Relief from Liability for Breach of Trust

The statutory provisions in all jurisdictions allow the court to excuse a trustee who has committed a breach of trust if the trustee has acted honestly and reasonably and ought fairly to be excused.

“Honestly and reasonably”

 

 

And ought fairly be excused

It is not sufficient that a trustee has acted honestly and reasonably if the court takes the view that he or she not to be fairly excused {Ede v Ede [2006] QSC 378;[2007] 2 Qd R 323}

 

The test for dishonesty

In Fattal v Walbrook Trustees (Jersey) Ltd [2010] EWHC 27 67 (Ch) at 81-82 Lewison J said

    1. After all the twists and turns in the legal definition of dishonesty (see Twinsectra Ltd v Yardley [2002] AC 164; Barlow Clowes v Eurotrust International Ltd [2006] 1 WLR 1476 and Abou-Rahmah v Abacha [2006] EWCA Civ 1492), all parties accepted that the law about the interpretation of exoneration clauses was still to be found in Walker v Stones [2001] QB 902. Although Sir Christopher limited his observations to the case of a solicitor-trustee, I did not understand Mr Taube to argue that a different principle was applicable to a professional trustee. Based on this common ground, therefore, what is required to show dishonesty in the case of a professional trustee is:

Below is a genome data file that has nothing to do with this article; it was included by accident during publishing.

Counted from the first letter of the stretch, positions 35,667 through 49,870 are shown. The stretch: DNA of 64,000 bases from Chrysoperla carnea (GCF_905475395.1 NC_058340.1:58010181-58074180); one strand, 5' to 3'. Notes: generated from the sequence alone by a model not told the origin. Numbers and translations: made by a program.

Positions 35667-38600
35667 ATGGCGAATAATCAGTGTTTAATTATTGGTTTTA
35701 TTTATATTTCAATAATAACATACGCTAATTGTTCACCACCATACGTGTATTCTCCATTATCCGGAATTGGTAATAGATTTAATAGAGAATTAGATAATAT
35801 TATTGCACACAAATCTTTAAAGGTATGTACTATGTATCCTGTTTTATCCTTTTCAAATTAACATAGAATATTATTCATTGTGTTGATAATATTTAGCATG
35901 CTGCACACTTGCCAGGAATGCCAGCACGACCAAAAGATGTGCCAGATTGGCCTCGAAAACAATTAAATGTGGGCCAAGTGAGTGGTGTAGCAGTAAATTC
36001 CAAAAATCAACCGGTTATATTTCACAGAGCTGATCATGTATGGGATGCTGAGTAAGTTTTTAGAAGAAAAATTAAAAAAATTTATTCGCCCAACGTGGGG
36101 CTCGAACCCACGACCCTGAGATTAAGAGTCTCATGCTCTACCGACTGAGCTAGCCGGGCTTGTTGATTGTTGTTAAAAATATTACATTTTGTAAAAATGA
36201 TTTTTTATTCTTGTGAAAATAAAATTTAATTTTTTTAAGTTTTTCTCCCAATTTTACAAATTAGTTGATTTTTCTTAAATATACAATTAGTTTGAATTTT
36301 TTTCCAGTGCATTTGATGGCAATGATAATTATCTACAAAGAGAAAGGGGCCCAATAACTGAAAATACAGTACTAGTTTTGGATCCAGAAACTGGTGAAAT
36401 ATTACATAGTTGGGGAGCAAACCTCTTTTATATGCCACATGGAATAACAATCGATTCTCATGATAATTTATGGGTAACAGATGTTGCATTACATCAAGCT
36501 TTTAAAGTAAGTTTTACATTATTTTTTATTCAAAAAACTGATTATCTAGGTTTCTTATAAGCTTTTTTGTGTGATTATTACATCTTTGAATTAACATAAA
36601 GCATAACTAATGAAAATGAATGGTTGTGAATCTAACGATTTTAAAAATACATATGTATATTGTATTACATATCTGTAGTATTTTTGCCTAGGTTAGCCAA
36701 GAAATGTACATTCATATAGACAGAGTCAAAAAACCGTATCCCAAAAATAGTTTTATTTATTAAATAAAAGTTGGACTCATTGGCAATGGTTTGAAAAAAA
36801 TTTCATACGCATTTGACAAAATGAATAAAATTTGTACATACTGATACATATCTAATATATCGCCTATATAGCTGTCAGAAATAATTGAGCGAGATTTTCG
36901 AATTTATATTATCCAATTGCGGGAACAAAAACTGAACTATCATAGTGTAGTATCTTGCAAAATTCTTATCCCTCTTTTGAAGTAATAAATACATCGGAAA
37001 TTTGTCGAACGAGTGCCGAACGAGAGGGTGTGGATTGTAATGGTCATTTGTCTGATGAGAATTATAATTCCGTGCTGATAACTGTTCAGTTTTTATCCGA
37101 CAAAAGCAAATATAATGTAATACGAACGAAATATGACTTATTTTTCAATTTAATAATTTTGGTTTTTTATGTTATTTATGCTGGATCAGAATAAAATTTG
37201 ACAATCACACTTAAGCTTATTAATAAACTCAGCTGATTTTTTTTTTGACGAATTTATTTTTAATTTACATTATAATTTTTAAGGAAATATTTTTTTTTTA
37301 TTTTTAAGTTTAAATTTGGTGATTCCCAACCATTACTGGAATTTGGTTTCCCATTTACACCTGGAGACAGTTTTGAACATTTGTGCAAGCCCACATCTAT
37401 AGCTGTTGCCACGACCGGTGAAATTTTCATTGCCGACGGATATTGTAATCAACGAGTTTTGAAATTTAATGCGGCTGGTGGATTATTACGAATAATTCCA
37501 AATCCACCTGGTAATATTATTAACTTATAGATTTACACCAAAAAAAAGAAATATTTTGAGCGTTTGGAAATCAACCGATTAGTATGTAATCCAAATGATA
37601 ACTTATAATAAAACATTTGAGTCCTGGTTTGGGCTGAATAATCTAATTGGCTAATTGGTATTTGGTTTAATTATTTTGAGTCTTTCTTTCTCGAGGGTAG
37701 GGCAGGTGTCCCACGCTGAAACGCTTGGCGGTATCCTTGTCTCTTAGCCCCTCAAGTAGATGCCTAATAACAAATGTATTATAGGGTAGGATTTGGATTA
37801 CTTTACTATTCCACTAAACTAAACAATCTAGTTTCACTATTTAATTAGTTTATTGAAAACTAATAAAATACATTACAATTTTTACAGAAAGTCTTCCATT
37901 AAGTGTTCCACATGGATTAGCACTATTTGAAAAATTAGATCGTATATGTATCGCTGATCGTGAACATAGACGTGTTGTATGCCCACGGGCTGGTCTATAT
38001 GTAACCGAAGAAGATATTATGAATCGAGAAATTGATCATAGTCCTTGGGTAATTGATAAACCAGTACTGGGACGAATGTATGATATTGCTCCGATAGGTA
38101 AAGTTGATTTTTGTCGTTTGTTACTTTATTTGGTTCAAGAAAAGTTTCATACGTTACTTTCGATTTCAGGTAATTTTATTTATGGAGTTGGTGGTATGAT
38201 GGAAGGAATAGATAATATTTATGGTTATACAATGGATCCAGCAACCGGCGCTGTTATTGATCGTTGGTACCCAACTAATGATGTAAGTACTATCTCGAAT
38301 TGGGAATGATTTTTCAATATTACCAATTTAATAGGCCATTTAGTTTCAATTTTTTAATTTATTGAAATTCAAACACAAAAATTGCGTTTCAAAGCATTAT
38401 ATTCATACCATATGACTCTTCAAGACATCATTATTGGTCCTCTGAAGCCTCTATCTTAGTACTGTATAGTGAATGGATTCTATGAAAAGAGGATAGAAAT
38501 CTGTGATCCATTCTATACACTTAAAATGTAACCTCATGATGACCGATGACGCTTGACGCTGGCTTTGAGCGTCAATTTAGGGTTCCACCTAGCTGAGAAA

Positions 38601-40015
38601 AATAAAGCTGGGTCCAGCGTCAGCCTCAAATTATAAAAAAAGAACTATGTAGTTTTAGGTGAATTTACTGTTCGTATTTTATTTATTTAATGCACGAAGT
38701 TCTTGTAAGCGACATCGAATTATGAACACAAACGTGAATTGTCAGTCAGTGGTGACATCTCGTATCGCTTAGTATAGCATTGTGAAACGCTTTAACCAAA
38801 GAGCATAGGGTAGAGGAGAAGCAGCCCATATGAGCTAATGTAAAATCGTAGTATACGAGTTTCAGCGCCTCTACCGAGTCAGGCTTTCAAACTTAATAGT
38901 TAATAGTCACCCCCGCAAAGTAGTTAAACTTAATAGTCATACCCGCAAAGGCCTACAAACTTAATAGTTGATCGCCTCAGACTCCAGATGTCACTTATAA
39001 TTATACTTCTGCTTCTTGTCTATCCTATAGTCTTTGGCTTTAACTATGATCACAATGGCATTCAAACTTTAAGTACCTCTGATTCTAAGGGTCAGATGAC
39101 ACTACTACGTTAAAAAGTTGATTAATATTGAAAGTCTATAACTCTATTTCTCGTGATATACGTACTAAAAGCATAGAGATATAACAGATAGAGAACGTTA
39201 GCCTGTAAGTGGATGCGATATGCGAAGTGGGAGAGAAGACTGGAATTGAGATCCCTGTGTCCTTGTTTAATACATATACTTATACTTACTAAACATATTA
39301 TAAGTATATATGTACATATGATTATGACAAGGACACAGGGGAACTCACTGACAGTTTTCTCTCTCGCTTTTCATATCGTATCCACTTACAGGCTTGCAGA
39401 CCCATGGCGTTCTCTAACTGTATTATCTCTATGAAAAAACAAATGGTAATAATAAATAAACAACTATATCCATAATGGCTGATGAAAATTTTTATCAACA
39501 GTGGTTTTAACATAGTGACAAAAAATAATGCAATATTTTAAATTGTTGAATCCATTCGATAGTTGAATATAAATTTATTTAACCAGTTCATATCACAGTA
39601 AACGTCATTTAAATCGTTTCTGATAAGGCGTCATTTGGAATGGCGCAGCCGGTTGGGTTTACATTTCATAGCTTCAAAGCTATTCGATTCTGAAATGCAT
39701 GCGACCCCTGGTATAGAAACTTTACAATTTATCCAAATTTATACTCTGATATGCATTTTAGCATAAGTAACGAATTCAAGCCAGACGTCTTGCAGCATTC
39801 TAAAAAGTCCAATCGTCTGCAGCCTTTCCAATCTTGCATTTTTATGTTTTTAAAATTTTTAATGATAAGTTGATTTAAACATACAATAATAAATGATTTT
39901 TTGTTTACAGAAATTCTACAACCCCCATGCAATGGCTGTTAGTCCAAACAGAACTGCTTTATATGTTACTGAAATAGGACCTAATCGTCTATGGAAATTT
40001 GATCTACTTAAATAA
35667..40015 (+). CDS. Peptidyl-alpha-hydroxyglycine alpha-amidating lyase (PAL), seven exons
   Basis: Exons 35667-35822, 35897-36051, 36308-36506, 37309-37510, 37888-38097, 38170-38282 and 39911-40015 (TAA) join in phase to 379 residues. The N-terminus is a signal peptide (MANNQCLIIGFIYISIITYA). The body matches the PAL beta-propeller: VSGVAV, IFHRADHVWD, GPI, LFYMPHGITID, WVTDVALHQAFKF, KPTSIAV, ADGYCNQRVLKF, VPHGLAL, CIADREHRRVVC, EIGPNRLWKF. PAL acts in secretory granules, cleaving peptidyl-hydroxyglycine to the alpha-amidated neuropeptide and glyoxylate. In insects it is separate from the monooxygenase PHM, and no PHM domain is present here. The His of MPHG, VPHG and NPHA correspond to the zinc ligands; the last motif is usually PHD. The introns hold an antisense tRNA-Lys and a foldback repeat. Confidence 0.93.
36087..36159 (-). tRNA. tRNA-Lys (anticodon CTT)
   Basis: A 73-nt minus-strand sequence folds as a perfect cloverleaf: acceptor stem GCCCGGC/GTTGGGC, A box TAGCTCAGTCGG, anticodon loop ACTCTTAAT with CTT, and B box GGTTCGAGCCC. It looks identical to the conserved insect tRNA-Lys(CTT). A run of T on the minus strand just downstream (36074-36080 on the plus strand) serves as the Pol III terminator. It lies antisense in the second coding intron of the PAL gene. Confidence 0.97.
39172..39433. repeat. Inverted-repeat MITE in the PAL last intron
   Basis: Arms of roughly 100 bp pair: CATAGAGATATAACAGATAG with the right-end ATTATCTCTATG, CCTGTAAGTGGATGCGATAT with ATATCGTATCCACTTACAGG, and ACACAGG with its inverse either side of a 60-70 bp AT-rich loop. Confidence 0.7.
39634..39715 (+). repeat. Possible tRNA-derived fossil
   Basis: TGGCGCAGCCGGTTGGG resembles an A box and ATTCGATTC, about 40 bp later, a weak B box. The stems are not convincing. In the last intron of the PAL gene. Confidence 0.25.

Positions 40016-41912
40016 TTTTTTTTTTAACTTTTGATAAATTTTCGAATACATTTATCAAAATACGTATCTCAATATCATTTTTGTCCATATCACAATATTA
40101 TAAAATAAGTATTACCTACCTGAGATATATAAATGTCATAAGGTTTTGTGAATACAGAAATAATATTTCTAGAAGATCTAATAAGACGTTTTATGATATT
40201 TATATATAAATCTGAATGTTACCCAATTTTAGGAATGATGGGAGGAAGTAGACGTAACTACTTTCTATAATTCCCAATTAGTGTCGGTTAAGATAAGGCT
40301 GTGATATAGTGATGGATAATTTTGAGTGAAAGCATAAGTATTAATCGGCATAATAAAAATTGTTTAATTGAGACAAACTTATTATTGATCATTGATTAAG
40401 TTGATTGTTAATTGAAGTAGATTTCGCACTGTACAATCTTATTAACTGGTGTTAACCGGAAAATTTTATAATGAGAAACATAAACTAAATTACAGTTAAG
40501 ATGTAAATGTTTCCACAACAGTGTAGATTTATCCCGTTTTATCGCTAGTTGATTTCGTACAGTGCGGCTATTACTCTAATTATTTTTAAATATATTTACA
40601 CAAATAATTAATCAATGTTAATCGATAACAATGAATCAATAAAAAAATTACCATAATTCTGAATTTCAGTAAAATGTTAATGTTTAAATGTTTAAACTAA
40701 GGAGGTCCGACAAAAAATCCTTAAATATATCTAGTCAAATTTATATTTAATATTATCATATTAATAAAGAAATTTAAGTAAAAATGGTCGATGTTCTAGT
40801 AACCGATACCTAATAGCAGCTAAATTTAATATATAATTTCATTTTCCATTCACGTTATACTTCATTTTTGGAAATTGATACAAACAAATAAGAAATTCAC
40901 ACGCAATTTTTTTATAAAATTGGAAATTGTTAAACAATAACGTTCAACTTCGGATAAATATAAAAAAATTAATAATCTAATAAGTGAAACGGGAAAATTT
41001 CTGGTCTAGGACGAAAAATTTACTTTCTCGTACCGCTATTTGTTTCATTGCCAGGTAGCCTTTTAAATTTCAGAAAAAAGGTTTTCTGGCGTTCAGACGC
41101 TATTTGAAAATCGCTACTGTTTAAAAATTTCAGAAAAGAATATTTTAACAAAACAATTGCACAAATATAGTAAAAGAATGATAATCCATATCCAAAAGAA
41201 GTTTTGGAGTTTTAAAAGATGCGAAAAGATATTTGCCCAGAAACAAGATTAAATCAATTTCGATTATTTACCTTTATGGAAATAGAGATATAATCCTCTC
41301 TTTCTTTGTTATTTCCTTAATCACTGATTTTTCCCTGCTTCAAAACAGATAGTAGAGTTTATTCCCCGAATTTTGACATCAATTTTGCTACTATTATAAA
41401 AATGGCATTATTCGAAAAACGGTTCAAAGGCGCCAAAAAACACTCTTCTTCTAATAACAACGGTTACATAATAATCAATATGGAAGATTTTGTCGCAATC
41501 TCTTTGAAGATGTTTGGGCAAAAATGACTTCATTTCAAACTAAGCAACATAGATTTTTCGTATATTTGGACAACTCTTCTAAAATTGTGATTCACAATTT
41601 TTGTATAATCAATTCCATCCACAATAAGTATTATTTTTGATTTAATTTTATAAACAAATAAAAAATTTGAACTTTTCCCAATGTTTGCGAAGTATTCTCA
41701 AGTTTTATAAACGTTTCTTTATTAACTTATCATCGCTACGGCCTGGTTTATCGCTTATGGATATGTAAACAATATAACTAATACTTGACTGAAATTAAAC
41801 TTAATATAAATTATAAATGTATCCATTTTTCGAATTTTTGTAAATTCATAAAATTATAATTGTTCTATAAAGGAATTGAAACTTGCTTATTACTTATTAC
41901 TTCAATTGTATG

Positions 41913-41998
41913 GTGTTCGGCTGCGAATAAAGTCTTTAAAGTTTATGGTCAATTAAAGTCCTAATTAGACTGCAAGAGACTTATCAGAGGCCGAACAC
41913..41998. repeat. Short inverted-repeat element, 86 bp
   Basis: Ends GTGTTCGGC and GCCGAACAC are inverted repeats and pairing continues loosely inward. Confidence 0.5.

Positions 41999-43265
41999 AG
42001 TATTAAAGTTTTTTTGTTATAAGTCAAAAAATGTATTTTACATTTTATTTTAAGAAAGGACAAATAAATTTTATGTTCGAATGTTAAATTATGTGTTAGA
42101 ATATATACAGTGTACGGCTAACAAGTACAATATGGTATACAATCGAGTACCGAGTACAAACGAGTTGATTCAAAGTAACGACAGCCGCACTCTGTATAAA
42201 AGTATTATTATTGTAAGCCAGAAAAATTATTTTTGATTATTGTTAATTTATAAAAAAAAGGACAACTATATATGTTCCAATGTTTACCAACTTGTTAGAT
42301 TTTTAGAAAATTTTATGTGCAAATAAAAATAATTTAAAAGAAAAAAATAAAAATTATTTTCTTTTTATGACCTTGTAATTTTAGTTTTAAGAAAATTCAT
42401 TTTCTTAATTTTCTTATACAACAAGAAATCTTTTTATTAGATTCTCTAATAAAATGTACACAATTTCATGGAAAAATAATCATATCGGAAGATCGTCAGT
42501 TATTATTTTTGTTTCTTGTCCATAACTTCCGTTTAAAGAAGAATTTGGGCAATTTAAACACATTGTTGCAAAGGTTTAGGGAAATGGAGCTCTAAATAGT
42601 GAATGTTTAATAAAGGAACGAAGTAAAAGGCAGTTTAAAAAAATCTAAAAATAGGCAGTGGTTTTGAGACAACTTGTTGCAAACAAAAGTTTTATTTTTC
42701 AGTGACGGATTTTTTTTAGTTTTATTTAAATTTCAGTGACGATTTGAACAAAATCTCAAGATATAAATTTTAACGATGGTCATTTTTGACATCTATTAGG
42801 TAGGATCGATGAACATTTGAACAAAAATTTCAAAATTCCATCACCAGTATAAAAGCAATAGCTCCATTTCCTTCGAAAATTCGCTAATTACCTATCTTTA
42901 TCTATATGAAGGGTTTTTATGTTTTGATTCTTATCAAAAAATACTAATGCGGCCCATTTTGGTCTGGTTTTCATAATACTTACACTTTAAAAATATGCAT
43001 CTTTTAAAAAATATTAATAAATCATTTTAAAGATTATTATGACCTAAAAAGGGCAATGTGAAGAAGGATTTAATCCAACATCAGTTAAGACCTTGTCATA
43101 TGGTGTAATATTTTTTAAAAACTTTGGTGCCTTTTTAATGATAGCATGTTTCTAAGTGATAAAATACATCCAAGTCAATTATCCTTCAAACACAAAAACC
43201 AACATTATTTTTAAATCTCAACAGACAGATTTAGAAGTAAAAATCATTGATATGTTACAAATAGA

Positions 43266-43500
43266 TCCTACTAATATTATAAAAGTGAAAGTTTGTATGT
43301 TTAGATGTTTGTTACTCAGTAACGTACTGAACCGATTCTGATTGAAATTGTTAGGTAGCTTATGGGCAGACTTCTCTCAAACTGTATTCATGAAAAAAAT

i) A deliberate breach of trust;

ii) Committed by a professional trustee:

a) Who knows that the deliberate breach is contrary to the interests of the beneficiaries; or

b) Who is recklessly indifferent whether the deliberate breach is contrary to their interests or not; or

c) Whose belief that the deliberate breach is not contrary to the interests of the beneficiaries is so unreasonable that, by any objective standard, no reasonable professional trustee could have thought that what he did or agreed to do was for the benefit of the beneficiaries

 

 

 

Test for bad faith see Alexander v Perpetual Trusts WA Ltd [2001] NSWCA 240

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